Best of 2014: Top 10 Gaming Moments


Videogames are built on moments, whether those moments be built right into the fabric of the game or simply emerge from the experience of discovery and/or sharing gameplay with others. They are the difference between games you simply play and games you remember. 2014 was positively packed with instances that made gamers start conversations with “How good was it when…” These are the ten that stick out the most in my mind.

MASSIVE SPOILERS FOLLOW for a number of story-focused games, so be warned.

This list represents my opinion only. I am not asserting any kind of superiority or self-importance by presenting it as I have. My opinion is not fact. If you actually agree with me 100%, that’s spooky. Respectful disagreement is most welcome.


10. Final World – Donkey Kong Country: Tropical Freeze

Throughout the majority of my time with Donkey Kong Country: Tropical Freeze, I wasn’t exactly paying attention to the story set-up that gave DK and his friends the motivation to traverse the game’s gorgeous and tough levels – I was simply enjoying the challenging gameplay flow, the sweet level design and the satisfying boss fights. That was until the final world, when I realised I had been island hopping rather than just exploring different parts of the same island like in the first DK Country Returns on Wii. I realised this because, after spending most of the game waiting for the “Freeze” part of Tropical Freeze to show up, it suddenly appeared in the form of the entire original DK Island. Each of the 8 worlds from the Wii game appears as a single level in this world, complete with returning music and signature design elements mixed with ice level tropes. A really *cool* touch from Retro Studios.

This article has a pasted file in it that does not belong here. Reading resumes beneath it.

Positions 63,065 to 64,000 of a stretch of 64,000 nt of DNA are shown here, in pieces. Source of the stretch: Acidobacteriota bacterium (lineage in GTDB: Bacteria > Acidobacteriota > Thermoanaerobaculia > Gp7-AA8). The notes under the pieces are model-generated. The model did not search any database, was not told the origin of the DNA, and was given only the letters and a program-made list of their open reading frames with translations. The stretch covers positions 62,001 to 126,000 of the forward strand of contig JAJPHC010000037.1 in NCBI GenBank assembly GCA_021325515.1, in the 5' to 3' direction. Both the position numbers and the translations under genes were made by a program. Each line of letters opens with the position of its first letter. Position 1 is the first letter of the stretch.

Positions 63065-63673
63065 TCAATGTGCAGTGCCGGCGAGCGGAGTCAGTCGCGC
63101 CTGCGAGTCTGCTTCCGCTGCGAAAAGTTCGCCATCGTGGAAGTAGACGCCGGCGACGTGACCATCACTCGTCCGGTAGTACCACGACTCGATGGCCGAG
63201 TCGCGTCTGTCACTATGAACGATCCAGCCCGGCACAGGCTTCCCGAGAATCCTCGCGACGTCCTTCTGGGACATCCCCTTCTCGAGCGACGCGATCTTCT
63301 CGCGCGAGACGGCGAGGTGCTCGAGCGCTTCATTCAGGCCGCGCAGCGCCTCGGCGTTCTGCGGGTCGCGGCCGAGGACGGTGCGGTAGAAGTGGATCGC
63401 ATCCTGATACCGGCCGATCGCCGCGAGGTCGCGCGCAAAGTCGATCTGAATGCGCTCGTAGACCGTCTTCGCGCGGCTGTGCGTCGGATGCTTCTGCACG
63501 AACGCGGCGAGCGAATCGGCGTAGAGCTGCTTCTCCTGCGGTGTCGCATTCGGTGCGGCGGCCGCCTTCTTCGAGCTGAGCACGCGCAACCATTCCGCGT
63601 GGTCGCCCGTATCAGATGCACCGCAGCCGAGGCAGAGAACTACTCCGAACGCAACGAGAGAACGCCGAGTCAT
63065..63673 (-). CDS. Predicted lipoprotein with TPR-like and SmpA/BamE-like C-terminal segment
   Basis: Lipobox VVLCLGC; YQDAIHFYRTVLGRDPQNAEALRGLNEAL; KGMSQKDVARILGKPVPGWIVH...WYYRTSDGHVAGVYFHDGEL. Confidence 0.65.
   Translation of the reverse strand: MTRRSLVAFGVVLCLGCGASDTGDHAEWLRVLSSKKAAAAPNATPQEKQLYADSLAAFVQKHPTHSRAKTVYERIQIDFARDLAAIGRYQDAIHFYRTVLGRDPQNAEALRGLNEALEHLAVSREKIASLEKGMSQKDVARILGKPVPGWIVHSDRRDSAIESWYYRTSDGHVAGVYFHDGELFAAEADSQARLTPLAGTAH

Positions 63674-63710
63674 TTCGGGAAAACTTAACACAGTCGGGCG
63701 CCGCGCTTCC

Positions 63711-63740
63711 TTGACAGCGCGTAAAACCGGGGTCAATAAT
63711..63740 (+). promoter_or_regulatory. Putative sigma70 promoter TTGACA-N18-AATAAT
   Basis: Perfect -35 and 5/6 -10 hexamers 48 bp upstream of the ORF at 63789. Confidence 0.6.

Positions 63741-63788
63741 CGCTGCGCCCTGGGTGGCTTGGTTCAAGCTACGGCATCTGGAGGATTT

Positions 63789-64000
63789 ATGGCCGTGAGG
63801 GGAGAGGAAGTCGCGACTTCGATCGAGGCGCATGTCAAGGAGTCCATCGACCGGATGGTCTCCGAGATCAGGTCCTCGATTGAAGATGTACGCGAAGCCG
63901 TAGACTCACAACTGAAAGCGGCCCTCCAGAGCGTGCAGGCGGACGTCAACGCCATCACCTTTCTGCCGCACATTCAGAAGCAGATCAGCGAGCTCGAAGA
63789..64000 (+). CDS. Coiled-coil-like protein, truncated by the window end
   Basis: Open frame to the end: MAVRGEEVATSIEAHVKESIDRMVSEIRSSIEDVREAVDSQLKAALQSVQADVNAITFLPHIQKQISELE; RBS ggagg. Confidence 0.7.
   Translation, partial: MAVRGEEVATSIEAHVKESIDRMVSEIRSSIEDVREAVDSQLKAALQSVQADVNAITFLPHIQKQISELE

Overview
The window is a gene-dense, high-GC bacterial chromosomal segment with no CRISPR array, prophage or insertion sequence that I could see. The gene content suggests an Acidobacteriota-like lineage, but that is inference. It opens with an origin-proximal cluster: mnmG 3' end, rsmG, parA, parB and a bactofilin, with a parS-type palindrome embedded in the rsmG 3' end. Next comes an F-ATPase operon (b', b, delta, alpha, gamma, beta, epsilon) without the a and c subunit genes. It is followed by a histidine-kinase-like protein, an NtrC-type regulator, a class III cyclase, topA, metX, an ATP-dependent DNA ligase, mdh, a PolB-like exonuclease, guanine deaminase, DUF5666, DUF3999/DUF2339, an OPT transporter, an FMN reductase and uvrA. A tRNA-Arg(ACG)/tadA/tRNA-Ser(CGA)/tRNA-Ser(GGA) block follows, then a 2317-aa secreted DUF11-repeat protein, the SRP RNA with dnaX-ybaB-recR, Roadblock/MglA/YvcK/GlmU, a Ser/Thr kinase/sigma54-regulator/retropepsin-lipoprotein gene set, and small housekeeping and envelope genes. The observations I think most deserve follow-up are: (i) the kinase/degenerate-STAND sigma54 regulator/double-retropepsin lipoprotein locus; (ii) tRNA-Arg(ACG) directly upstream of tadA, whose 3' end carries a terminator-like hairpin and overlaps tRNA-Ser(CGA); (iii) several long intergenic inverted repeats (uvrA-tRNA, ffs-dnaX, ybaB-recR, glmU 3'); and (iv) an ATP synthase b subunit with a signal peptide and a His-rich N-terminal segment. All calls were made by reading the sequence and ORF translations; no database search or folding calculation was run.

9. Blitzball Struggle – Final Fantasy X HD


Oh, man. It didn’t take me very long to advance enough through my first-ever playthrough of Final Fantasy X (via this year’s HD Remaster) to reach the part where you can play Blitzball, also know as the Greatest RPG Minigame of All Time. But it did take me a long time to reach the point where I could stop playing it to move on with the story, and that was mostly due to one stupidly difficult game against the Al Bhed Psyches during one of my early tournament runs. Anyone who has played Blitzball before probably knows all about their utterly ludicrous roid-taking goalkeeper, who repeatedly denied my inexperienced attempts on goal for overtime period after overtime period after overtime period.

Following every break my team members would level up, only to watch the opposing team do the same. I swear the match went on for hours, until I eventually realised I needed to starve the keeper and his teammates of EXP by batoning down the hatches and playing keep-away with my passing for several periods until I was high level enough to take one glorious winning shot. The feeling of relief was fantastic, and needless to say my matches were pretty easy for a while after that.

8. Delta Episode – Pokemon Omega Ruby